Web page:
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B.C. Liberals' inaction hurting Catalyst mills: CEO

May 29 2012
Port Alberni's Catalyst paper mill 

Port Alberni's Catalyst paper mill

Photograph by: Julia Caranci , Alberni Valley Times

The head of Catalyst Paper believes the provincial government could have done more to help the company stay afloat.

Catalyst CEO Kevin Clarke has suggested that lack of government help for his struggling company may have contributed to the defeat of a restructuring plan last week.

Clarke raised the point in a letter to Premier Christy Clark in advance of a meeting today between Catalyst and provincial officials.

The future of the company and its three coastal pulp and paper mills is up in the air after the narrow vote against the plan.

A majority of ballots cast by creditors favoured the plan. But measured by value of debts, the plan fell just short of the required two-thirds approval. As few as one or two unsecured creditors held enough debt to prevent reaching the threshold.

Although pensioners and others are urging a revote, the company is putting itself up for a sale that is fraught with uncertainty.

Clarke's letter, obtained by the Times Colonist, said: "Premier, absent a public statement of confidence in the company from B.C. government leaders, and action to back it up, some investors may have taken this as a cue to vote down the plan."

Clarke said that despite many letters and meetings, his request that the government help "set right the fundamentals" went unheeded. "The lack of substantive and public action by the B.C. government on the items identified for its attention was disappointing," he wrote.

Clarke singled out Jobs, Tourism and Investment Minister Pat Bell, saying his public assertions that he and the government were working with the company "simply were not true."

The letter was dated the day after the vote on the restructuring plan failed and lists areas where action is wanted, including pension changes, PST rebates and training tax credits.

"This week's vote was upsetting to many thousands of British Columbians and their families," the letter said. "I hope that with this letter we can put an end to the actions that have hindered progress, and work together to demonstrate - that 7,000 jobs and $2 billion in economic activity is valued, desired and worth fighting for."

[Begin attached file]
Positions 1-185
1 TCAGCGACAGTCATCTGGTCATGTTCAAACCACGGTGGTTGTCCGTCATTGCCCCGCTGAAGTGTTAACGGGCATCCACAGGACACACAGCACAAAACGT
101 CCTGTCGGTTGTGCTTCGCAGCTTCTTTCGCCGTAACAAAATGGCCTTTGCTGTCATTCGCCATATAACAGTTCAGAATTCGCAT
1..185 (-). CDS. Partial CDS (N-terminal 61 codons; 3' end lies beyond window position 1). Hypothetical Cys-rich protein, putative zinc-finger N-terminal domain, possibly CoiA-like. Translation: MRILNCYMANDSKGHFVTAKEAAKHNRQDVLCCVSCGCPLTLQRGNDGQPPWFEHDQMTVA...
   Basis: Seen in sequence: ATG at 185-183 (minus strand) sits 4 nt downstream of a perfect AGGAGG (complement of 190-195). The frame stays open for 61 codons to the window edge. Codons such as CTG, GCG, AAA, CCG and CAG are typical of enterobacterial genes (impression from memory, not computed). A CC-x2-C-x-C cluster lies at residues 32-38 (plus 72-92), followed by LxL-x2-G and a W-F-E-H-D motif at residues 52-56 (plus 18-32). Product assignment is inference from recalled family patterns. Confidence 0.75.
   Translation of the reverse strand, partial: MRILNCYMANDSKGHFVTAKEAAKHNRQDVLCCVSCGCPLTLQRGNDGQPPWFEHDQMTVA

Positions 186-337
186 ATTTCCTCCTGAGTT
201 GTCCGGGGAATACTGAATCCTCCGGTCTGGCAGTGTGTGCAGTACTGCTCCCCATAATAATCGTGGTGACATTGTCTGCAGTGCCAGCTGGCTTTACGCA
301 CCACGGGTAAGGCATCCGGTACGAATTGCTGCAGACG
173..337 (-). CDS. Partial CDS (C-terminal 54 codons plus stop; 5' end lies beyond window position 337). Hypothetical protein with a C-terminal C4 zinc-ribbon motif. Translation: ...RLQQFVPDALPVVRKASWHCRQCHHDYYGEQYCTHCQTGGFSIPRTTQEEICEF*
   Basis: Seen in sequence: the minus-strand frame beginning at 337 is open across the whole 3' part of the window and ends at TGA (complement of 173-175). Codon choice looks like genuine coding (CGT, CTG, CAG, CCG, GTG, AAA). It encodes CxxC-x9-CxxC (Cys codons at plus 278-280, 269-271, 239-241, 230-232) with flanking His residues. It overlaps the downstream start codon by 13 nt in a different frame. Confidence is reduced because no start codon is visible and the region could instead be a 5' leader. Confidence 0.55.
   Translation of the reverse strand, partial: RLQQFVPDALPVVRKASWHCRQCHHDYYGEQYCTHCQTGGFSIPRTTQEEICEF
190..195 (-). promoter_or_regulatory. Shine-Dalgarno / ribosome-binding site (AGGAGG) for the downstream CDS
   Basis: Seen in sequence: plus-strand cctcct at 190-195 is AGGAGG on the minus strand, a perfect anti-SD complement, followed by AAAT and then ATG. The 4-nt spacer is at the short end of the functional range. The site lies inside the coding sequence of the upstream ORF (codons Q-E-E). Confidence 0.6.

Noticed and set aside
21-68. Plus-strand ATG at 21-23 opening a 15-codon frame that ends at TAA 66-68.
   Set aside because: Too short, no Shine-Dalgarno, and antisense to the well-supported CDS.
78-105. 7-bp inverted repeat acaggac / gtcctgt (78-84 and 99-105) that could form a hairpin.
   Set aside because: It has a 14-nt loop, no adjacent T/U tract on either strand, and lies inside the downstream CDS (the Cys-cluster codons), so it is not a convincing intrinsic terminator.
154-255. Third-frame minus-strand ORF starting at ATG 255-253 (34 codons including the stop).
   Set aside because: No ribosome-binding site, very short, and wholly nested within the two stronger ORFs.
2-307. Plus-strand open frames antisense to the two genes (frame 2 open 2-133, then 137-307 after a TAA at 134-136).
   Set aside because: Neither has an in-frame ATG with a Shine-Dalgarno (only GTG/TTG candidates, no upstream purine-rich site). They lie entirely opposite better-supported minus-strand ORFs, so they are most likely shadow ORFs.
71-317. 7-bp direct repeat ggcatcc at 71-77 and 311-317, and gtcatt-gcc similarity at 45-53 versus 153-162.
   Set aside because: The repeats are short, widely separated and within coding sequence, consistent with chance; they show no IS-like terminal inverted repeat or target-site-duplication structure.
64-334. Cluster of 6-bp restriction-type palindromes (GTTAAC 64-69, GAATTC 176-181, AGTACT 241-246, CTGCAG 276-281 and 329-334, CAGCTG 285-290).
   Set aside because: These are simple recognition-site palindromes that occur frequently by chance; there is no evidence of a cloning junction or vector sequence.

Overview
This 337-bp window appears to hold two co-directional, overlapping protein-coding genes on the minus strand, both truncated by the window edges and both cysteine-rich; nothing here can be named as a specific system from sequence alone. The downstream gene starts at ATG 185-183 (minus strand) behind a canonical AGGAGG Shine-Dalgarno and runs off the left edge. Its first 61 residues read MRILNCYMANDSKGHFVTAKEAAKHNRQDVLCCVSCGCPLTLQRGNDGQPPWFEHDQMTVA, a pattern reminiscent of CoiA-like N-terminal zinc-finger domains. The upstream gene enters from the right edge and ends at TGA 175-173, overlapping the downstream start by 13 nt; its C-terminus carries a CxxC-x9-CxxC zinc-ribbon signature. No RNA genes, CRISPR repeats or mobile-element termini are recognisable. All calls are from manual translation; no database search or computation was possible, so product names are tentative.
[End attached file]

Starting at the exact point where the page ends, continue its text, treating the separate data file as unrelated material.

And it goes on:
Any decisions from today's meeting could make a difference in the viability of operating the company in its current form.

That would be much more certain if the plan had been passed, which is why some are calling for another vote. Gary McCaig, who is involved with a group of Catalyst pensioners, is urging a second try.

Pensioners were originally determined to be unaffected creditors, meaning their interests were not affected by the company's entering creditor protection last January. McCaig, from Port Alberni, said that looked good on the surface, at the time. But it meant they didn't get a vote last week, despite their fund holding a $115-million liability. And now that the plan has failed, that liability will translate to a 35 per cent cut in individuals' pensions.

McCaig said pensioner groups are examining adjusting their claim to qualify as unsecured creditors. If they were given a vote, the restructuring plan would likely pass.

He said Catalyst's credibility is on the line. "They got a lot of concessions, they got all this support on restructuring, and the first setback in the process they throw up their hands and rush into a sale." Unions agreed to significant concessions and municipalities have adjusted tax rates to benefit the company.

In the legislature Monday, the Opposition accused the government of being "missing in action."

Finance Minister Kevin Falcon said anything the government can do to help will be looked at, "short, of course, of getting into the business of subsidizing business directly." He said the business tax rate has been cut 40 per cent in the last decade, but pulp and paper is a troubled industry.

Bell, reached in Edmonton, said he has worked on aspects of Catalyst's problem, including the pension change. He said he found Clarke's "combative" approach highly unusual.

lleyne@timescolonist.com

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